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Gut Microbiome and Wellness Blogs

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These are a few blogs I like to read. Some are almost exclusively focused on gut health. Others touch on gut health in some of their posts but also deal with other wellness topics. Enjoy!

Hack your gut - Heal your gut with cutting edge science. Mostly Microbes. Gut Microbiota for Health. Microbiome News. Fix Your Gut: Dedicated to "Fixing" your Digestive Health. Weight loss and gut health using potato diets, resistant starch, fiber, and potato science! Lacto Bacto – Health, Microbes, and More.

Gutness Gracious Me. VeggiePharm. - Discussing Bacteria and our Health. A daily digest of scientific microbiome papers, by your Microbe Manager Elisabeth Bik, laboratory of David Relman, Stanford University – Twitter: @microbiomdigest. Respect the microbiota. Human Microbiology Institute. My bugs and I. Restore the flora. The Gut Stuff. Gut Health - BIOME ONBOARD AWARENESS: THE SCIENCE BEHIND FOOD, OUR MICROBIOME, AND DISEASE » uBiome Blog - Love your bacteria! April 2016 – The Gut Club.

The Gut Club welcomes you as we learn and share information about intestinal health as driver of general health.

April 2016 – The Gut Club

This website is devoted to members of The Gut Club to create awareness about the importance of the gut to overall health. This includes mental and emotional health known as the gut-brain connection. Our intent is to share information as a community to provide support in the treatment and prevention of illness. There is so much to learn, so please become a member and let’s begin our journey together.

Membership is FREE. Membership is required to participate in the forums, core activity of The Gut Club. Our headline image, Ileum Skyline, is the inner lining of the small intestine, about 1/8″ high. This website is for information purposes only. Microbiome Blog — The American Microbiome Institute. Babies born by cesarian section have greater likelihoods of autoimmune diseases during childhood and later in life.

Microbiome Blog — The American Microbiome Institute

They also have a gut microbiome that resembles their mother’s skin right after birth. On the other hand, babies that are born vaginally have a gut microbiome that resembles their mothers’ vaginas, and are at lower risk for asthma and allergies. Given the importance of the microbiome on immune development, many scientists believe that there may be a link between mode of delivery, the initial infant gut microbiome, and normal immune development. One possible method to ensure a baby that is born by c-section is initially colonized by his or her mother’s vaginal microbiome is to swab the mother’s vagina and transfer her microbiome to the baby immediately after birth. Researchers from New York University performed this exact experiment, and measured the changes that occurred in the gut after this intervention. The Human Microbiome: Guts And Glory - Podcasts. Fast Tract Diet for SIBO - Digestive Health Institute.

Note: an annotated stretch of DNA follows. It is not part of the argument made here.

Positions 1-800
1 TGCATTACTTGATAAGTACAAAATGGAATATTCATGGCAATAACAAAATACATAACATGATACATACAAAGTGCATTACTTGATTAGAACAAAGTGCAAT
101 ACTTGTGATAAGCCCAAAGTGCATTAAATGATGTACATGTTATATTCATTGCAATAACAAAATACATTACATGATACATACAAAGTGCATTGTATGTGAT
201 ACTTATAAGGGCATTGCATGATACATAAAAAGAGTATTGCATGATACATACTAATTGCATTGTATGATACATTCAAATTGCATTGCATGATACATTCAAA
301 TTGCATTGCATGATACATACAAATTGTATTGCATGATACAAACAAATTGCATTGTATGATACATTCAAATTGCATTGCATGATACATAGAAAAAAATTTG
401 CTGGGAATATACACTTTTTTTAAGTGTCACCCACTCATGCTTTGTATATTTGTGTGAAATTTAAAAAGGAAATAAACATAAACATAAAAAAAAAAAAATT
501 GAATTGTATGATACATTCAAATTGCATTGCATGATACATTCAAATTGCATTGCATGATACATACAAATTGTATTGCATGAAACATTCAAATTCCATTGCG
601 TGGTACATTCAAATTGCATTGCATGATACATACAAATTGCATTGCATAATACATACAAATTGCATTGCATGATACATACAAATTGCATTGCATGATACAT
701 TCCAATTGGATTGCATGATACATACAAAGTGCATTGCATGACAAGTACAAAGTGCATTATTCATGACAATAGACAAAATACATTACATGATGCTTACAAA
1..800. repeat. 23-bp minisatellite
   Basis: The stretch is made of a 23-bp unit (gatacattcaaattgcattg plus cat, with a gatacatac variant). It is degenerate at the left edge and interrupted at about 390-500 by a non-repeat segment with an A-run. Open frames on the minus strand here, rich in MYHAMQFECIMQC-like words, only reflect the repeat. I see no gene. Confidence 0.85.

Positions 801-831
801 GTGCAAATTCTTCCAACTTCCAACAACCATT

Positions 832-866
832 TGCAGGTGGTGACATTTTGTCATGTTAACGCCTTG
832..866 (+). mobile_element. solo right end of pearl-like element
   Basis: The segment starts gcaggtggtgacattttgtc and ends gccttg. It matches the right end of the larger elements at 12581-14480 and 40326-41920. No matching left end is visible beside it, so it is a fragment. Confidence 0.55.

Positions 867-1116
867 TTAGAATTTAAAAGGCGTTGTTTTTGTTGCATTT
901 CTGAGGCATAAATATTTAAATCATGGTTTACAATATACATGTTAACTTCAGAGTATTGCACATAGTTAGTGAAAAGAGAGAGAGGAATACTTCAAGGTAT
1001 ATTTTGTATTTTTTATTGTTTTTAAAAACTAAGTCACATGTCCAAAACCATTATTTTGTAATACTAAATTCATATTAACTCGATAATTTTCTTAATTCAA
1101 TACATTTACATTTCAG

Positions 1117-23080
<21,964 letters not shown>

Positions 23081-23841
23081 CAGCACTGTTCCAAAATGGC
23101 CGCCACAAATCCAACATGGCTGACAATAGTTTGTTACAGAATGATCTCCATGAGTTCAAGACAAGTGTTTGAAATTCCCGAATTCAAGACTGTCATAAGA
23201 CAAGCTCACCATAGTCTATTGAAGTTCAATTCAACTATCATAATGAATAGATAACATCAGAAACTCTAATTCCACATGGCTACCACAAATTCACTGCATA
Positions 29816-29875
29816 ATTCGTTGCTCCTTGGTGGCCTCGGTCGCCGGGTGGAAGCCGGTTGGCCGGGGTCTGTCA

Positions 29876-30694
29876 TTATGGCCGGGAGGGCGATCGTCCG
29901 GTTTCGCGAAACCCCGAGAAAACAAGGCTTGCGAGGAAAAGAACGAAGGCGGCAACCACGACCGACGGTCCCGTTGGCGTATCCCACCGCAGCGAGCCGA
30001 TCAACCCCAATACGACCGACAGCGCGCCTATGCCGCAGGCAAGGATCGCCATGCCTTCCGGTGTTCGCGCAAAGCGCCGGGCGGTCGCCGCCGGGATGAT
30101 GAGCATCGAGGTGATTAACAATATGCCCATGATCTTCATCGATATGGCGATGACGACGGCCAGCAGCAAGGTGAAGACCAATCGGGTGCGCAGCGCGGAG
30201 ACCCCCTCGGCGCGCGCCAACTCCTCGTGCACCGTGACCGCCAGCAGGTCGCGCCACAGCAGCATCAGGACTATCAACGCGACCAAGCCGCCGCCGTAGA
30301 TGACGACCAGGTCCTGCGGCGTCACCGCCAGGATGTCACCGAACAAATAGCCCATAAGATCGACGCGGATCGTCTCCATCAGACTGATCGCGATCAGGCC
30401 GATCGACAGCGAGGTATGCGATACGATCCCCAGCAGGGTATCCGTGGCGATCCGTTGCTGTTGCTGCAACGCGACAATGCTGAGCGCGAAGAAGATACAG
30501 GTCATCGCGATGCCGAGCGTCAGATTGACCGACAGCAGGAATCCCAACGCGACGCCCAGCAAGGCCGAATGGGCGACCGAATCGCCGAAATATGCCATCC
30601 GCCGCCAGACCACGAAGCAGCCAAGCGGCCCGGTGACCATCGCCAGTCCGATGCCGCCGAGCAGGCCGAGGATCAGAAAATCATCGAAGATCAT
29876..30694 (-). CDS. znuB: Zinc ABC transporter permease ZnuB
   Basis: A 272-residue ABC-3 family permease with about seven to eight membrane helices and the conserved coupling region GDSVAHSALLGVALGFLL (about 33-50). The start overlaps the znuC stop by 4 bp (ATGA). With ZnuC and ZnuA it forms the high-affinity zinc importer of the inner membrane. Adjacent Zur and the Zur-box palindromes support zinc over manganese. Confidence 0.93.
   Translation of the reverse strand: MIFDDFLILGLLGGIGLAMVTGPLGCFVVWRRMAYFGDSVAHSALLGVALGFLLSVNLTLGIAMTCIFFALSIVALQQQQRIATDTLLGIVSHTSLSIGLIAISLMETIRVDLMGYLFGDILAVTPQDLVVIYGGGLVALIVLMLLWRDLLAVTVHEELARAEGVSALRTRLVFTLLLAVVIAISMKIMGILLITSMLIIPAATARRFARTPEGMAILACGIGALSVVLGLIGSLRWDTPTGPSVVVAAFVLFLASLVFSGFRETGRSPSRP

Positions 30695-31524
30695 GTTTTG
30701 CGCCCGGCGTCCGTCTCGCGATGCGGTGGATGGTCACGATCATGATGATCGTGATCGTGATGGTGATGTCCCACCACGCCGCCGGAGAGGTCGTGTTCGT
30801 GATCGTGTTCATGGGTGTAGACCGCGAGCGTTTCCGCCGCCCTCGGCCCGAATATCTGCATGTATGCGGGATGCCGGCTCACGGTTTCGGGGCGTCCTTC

The Good Gut. International Scientific Association for Probiotics and Prebiotics. Exploring the science of gut bacteria. Human Microbiome Project - Home. Human Food Project - Anthropology of microbes. Gut Foundation Blog. Gut — Current Issue. This site uses cookies.

Gut — Current Issue

By continuing to browse the site you are agreeing to our use of cookies. Find out more here× Advanced search An international peer-reviewed journal for health professionals and researchers in gastroenterology & hepatology Register now to receive the Table of Contents and other relevant alerts by email each issue Previous Issue December 2016, Volume 65, Issue 12 [Author index] [Search ALL Issues] View multiple abstracts by picking relevant boxes and click Get all checked abstracts Issue information [Front cover][Table of contents PDF][Editorial board PDF] Commentary Guidelines Small bowel.

Chris Kresser – Let's take back your health - Starting Now.

Check his site for e-books and special reports on a variety of health topics – kiraonysko

Cooling Inflammation. Blog — FermentWorks. Why this kraut?

Blog — FermentWorks

Crimson and earthy, sweet and sour…what’s not to love? The color alone makes it worth making, and not only because it looks good on the plate. You may have heard the term “eat the rainbow”, and this ferment pulls from the red and purple vegetables. The quick story is, veggies with these colors contain flavonoids, lycopene, vitamin C and folate which are all important for general health and more specifically heart health. Anthocyanin is also in the mix which is thought to help prevent aging, especially when it comes to memory and our brain, as it has twice as much antioxidant power as vitamin C.

Probably the best thing about this kraut is that it is delicious. Striving for true remission of CFS, chronic Lyme, FM, IBS etc. Frontiers in Neuroscience. The specialty sections of Frontiers in Neuroscience welcome submission of the following article types: Book Review, Case Report, Clinical Trial, Correction, Data Report, Editorial, General Commentary, Hypothesis and Theory, Methods, Mini Review, Opinion, Original Research, Perspective, Protocols, Review, Specialty Grand Challenge, Systematic Review, Technology Report, Brief Research Report, Conceptual Analysis, Clinical Study Protocol, Policy and Practice Reviews, Code, Curriculum, Instruction, and Pedagogy, CPC, Focused Review and Frontiers Commentary.

Frontiers in Neuroscience

When submitting a manuscript to Frontiers in Neuroscience, authors must submit the material directly to one of the specialty sections. Manuscripts are peer-reviewed by the Associate and Review Editors of the respective specialty section. Articles published in the specialty sections above will benefit from the Frontiers impact and tiering system after online publication.